Growth regulators: Chemical growth regulators can adjust the growth habit of many cultivars. The adjustment could be positive or negative, depending on our knowledge and experience with the growth regulator, which is a legendary discussion on its own.

Here are some suggestions when using growth regulators to produce a programmable liner:

Some growth regulators speed up flowering while others delay it. Cycocel accelerates flowering on geraniums while B-Nine delays the flowering of any crop. A-Rest speeds up flowering on almost every variety, while Bonzi and Sumagic could delay the opening of the flower, especially if the plug is grown in cool temperatures immediately after treatment or in less than two weeks.

Growth regulator rates vary drastically under different temperatures. Keeping in mind the liner’s finishing temperature is very important. Bonzi and Sumagic are more critical than B-Nine and Cycocel when it comes to treatments and temperatures because they are effective for longer periods.

Showering or heavily spraying the plants with Bonzi or Sumagic on a budded liner will delay the flowering much more than if these liners were sub-irrigated with the same rate of Sumagic or Bonzi.

Since many liners going into combinations are vigorous varieties, the practice of sub-irrigation (dipping) is common. The whole liner tray is passed through a solution of Bonzi or Sumagic that programs the liner to have more torque and thus slows its growth. This is especially important when these plants are combined with less vigorous plants that cannot handle Bonzi or Sumagic.

The rates for sub-irrigation dip vary but, for a starting guideline, use 2 ppm Bonzi or 1 ppm Sumagic. These rates work well if crops are to be grown at an average temperature of 60 F to 65 F and are an excellent tool when you get to know the varieties and their response to the dip-treatment.

Another growth regulator that can play a huge part in producing a programmed liner is Florel (Ethrel). A liner can be set at zero (date) when sprayed with Florel and, as long as we know how long it takes from last spray to flowering, programming the liner with the proper date and treatment will ensure the product will be ready on time. Different growers get different responses with the use of Florel.

Here are some suggestions for successful results when using Florel:

  • Make sure the chemical is still active. Florel can deteriorate with time, especially if the container is left open. Florel activity can be checked by a simple test.  Adjust your spray water to a pH of 6.0, then add 250 ppm Florel and the water’s pH should drop to 3.2 – 3.5. If it doesn’t, then the chemical is deactivated.
  • The longer the plants stay wet, the more effective the spray is. Florel is very local in its activity, so plants should be covered well. Overspraying is much better than under-spraying. There are no negative side-effects from overspray, but there is definitely no activity with under-spray.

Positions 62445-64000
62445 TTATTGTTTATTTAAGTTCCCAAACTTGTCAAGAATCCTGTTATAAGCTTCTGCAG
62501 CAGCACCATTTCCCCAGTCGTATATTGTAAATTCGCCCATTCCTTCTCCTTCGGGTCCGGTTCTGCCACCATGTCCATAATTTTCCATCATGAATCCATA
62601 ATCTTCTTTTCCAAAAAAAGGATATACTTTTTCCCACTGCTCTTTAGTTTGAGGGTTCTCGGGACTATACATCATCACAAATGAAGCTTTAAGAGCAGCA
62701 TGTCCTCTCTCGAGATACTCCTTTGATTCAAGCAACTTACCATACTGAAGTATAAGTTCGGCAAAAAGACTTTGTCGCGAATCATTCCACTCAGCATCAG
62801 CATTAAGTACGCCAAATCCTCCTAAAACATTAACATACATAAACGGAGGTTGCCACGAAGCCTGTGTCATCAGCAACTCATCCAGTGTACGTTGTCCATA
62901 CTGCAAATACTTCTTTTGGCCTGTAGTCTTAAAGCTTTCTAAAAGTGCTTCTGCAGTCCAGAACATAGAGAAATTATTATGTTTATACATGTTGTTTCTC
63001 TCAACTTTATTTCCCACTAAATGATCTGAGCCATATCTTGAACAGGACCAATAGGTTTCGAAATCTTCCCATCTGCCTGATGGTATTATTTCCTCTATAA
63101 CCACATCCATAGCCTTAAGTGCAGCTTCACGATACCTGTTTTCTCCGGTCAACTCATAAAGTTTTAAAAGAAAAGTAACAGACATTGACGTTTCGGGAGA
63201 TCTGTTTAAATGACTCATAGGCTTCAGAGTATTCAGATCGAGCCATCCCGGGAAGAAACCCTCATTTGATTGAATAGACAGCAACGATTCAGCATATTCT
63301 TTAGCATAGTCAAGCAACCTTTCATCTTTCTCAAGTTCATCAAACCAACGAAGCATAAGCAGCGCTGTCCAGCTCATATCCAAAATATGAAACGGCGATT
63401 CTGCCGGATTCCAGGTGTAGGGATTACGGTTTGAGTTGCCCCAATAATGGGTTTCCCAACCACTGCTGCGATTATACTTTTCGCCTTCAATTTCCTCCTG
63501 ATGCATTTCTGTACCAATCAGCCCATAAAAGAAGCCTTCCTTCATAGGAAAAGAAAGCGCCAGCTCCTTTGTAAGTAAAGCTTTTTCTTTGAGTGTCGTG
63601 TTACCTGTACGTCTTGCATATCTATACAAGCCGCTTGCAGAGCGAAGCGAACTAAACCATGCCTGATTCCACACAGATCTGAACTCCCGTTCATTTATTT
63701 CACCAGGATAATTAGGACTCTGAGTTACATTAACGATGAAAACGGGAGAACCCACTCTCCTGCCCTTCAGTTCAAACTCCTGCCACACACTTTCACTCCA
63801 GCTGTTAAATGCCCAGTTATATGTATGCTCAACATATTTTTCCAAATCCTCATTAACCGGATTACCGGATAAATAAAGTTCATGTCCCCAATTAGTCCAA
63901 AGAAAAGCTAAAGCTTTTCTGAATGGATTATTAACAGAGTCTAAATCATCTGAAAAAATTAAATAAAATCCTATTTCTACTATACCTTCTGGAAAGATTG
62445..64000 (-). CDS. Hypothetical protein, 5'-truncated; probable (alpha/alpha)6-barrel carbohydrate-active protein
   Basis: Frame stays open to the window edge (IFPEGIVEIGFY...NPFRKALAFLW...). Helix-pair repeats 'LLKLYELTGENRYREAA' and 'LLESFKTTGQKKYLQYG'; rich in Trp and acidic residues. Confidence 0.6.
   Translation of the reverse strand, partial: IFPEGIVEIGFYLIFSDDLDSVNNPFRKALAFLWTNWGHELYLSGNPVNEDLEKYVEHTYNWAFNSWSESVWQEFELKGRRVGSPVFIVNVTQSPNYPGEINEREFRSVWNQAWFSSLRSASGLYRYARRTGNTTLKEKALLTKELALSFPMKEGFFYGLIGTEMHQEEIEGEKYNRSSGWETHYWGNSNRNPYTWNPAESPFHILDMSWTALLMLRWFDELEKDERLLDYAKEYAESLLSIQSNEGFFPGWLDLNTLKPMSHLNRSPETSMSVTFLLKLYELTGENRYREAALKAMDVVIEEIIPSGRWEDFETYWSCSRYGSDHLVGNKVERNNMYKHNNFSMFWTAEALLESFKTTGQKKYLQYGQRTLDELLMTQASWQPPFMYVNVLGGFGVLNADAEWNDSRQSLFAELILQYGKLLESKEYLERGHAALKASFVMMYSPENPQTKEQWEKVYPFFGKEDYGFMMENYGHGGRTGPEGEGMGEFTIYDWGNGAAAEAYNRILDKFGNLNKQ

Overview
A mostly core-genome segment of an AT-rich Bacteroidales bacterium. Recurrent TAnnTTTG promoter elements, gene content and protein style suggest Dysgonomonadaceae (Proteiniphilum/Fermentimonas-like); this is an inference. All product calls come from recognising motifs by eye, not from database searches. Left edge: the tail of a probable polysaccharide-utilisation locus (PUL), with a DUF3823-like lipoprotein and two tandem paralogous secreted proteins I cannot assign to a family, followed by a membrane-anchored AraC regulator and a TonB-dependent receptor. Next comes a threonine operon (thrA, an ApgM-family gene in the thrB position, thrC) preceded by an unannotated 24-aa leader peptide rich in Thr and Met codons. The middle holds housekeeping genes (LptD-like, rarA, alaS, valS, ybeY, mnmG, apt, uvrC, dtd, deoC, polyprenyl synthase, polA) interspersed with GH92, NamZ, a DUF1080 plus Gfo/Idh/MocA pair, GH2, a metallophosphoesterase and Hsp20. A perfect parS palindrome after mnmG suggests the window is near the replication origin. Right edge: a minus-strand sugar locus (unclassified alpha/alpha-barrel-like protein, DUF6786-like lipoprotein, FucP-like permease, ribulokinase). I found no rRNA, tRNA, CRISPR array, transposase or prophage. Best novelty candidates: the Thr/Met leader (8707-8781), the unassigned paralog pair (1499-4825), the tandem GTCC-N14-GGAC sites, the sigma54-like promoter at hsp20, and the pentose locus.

• Florel is more effective at 65 F than at 50 F.  Only spray plant material that is not crowded, because the spray cannot get into all parts of the plant, and if the sprayed parts of the plant are not exposed to light, many of the leaves will yellow and may fall off. 
  • It is very important to spray rooted liners as soon as they are turgid enough but still have some space among the cuttings.

■ Liner size: Naturally, the larger the liner size, the better the chance of producing a higher quality liner. There is more light, more branching and chemical treatments are more effective. In addition, a larger liner will take less time to finish when planted.

If liner size is limited because the liner has to go into 4” pots, and the smaller liner is more practical to plant, then spacing the smaller liners will give the same result as larger liners.

Disease- and insect-free: If the liner is clean of disease and insects and goes into clean media and facilities, the chances of disease or insect problems is much lower. Any chemical treatment on the liners is much cheaper than doing the same treatment after the liners have been transplanted.

Timing: By far the most important factor in a programmed liner is the proper timing, whether it is to do with cuttings, when to apply treatments, or when to adjust the environment as needed during the various stages.

Producing a programmed liner is like flying an airplane – 90 per cent of the time we are off course, requiring frequent adjustments to steer us towards our destination. We must continuously adjust our culture and practices to meet our liner targets and we can only do that if we know where the product is going to end up and the conditions under which it is to be finished.

Melhem Sawaya of Focus Greenhouse Management is a consultant and research coordinator to the horticultural industry. Comments on this or any other article are always welcome; please e-mail: